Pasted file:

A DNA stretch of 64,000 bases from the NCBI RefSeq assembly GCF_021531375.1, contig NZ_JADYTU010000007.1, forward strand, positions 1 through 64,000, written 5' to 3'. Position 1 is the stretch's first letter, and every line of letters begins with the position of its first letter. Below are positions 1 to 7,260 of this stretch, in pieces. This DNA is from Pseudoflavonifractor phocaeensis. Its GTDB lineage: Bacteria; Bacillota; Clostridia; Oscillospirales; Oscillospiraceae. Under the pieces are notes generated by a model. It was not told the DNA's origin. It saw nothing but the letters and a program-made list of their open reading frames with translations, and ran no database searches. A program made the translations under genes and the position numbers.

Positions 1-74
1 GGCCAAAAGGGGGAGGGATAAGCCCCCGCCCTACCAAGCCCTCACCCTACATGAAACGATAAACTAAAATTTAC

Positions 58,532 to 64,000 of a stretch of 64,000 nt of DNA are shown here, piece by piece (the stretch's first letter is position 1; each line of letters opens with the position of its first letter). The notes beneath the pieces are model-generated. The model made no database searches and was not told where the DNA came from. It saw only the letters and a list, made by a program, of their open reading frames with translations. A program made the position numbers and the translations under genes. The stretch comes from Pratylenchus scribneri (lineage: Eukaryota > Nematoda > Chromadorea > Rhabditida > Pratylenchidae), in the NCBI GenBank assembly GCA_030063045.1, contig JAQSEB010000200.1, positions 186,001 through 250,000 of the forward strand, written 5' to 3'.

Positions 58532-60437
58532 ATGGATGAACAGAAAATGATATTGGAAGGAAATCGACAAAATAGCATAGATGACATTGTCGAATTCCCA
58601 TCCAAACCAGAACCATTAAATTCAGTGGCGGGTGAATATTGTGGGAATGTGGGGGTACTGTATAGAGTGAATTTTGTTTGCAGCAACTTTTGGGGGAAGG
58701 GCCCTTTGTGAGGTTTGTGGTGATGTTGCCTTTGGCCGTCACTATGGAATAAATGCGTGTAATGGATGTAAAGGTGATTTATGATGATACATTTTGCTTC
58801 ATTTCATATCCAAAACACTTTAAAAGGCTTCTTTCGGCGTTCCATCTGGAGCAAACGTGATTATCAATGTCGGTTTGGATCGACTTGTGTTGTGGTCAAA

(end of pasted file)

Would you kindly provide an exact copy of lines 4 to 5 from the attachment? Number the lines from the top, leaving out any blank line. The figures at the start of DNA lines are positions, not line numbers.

Positions 58,532 to 64,000 of a stretch of 64,000 nt of DNA are shown here, piece by piece (the stretch's first letter is position 1; each line of letters opens with the position of its first letter). The notes beneath the pieces are model-generated. The model made no database searches and was not told where the DNA came from. It saw only the letters and a list, made by a program, of their open reading frames with translations. A program made the position numbers and the translations under genes. The stretch comes from Pratylenchus scribneri (lineage: Eukaryota > Nematoda > Chromadorea > Rhabditida > Pratylenchidae), in the NCBI GenBank assembly GCA_030063045.1, contig JAQSEB010000200.1, positions 186,001 through 250,000 of the forward strand, written 5' to 3'.

Positions 58532-60437